A diversified Worcestershire farmer has received more than 350 campsite bookings this year after he took advantage of relaxed permitted development rights.
Diversifying into a campsite has meant that organic farmer Oliver Surman, who runs Little Fish Meadow near Upton upon Severn, has boosted revenue against the backdrop of the pandemic.
Many farmers have taken advantage of relaxed permitted development rights, which has enabled them to operate tent campsites for 56 days without needing to apply for planning permission.
“We’ve had more than 350 bookings this year,” Oliver said. “I would estimate that everyone who stays with us spends between £25 and £30 a day with surrounding businesses which has a really positive impact on the local economy.”
The change in regulations was introduced in July 2020 to help the rural economy recover from the pandemic, as well as providing much needed extra capacity for staycationers.
Previously, farmers and landowners had only been able to operate temporary campsites for 28 days per year without applying for planning permission, which put many of them off from trying.
The regulations are due to revert back to this limit in England at the end of this year.
But Oliver said the change to 56 days, coupled with the challenging economic outlook for agriculture, will have been the ‘tipping point’ that prompted many farmers to finally set one up.
He said: “We run a number of diversification activities on the farm including camping, but we hadn’t got round to maximising it as a business opportunity.
“But Covid prompted us to do that, so we listed the campsite on booking website Pitchup.com for the first time last summer, in time for the easing of the first lockdown.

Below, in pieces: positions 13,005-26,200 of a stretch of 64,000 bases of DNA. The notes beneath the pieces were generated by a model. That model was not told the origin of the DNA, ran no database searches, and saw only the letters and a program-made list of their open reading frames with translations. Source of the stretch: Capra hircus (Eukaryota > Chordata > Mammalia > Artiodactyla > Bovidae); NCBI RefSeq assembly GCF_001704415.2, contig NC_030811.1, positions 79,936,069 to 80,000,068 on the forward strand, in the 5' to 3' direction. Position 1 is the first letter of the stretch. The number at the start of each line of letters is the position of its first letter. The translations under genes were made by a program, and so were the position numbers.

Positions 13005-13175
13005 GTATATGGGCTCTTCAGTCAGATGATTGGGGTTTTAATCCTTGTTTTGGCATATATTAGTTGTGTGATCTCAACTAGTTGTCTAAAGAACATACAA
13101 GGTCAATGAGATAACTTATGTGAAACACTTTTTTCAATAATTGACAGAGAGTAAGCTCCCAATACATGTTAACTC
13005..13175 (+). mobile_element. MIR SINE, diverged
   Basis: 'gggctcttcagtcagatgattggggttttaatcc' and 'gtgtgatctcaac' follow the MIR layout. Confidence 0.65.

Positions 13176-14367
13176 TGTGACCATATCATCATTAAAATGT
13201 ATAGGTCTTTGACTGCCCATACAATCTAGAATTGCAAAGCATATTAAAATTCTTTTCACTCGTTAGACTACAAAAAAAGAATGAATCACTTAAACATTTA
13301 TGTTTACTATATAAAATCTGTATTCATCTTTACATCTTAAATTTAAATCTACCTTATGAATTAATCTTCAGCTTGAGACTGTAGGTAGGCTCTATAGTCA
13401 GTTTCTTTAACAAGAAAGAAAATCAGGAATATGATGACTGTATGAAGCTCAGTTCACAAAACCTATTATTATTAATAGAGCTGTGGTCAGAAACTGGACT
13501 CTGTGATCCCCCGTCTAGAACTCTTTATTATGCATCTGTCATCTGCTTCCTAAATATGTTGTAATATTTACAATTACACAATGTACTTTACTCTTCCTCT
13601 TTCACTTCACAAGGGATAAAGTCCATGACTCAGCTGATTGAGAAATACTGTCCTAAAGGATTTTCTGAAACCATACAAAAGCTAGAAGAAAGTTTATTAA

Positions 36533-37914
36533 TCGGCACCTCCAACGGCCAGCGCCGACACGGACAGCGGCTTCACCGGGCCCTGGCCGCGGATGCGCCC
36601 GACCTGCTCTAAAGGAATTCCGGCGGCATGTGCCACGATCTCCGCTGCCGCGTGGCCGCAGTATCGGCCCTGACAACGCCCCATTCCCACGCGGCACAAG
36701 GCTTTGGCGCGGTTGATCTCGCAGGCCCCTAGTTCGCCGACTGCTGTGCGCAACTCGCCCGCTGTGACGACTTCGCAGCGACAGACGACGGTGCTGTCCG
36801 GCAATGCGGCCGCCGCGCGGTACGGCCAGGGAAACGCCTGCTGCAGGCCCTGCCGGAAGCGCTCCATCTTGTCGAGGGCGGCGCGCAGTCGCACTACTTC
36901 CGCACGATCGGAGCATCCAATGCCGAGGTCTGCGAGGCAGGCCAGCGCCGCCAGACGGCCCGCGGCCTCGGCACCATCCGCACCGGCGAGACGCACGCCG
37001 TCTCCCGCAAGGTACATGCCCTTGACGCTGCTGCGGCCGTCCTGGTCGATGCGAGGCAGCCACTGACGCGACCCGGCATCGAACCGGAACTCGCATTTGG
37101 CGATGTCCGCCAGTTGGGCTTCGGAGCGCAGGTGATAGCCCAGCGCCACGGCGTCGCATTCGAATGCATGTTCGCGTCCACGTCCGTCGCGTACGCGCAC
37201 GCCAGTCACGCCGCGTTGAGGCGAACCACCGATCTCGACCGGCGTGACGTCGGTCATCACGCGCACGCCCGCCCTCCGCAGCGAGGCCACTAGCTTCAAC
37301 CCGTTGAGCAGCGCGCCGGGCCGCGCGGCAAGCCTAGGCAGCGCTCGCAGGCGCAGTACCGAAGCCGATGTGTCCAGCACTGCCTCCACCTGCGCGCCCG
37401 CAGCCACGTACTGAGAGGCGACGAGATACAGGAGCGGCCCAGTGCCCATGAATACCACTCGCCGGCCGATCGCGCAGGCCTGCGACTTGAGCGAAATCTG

“I’ve been blown away by the response. People have been coming from all over and seem to be having a wonderful experience.
"Often, they’ve never camped before and turn up with a tent straight from the outdoor shop that they don’t know how to put up, but they soon figure it out.”
Oliver and his family rear 200 head of organic Aberdeen Angus x Hereford beef stores on the farm as well as growing organic potatoes and cereal crops.
They also run a number of diversification projects including a music festival, a triathlon, an organic ready meals business, Pegoty Hedge, and the campsite, which is nestled in a five-acre field next to the River Severn.
He said: “The 56 day rule has made it possible for a lot of farmers across England and Wales to open a campsite for the first time, as many didn't feel 28 days was long enough for it to be viable.
“This has been fantastic for the farmers themselves, and has had significant benefits for wider rural communities. For example, pretty much everyone who stays with us walks across to the village.
“They may buy ice creams in the afternoon, perhaps hire a canoe or boat and go on the river, have lunch and drinks in the local pub and in the evening, go into the town," he added.
Official figures show that farm incomes fell by 9% and 7% respectively in the two years up to the pandemic and figures from Visit Britain reveal that domestic tourism lost more than £140bn of spending in 2020/21, a 41% decline on 2019.
Dan Yates, founder of campsite website Pitchup, said temporary campsites were a quick and effective way to redress some of the balance.
One working farm listed on the website has generated nearly £120,000 in extra revenue in pitch fees alone from a temporary campsite this year, and others have made in excess of £50,000.
As a whole, pop-up campsites have injected more than £17 million into the rural economy this year, and with some able to stay open until October half term, this number is set to rise.
"The 56-day extension has been a godsend for many working farms and rural communities," Dan Yates said.
“Setting up a temporary campsite is an easy way to address the issue of falling farm incomes while providing holidaymakers with access to some of the UK’s most spectacular countryside."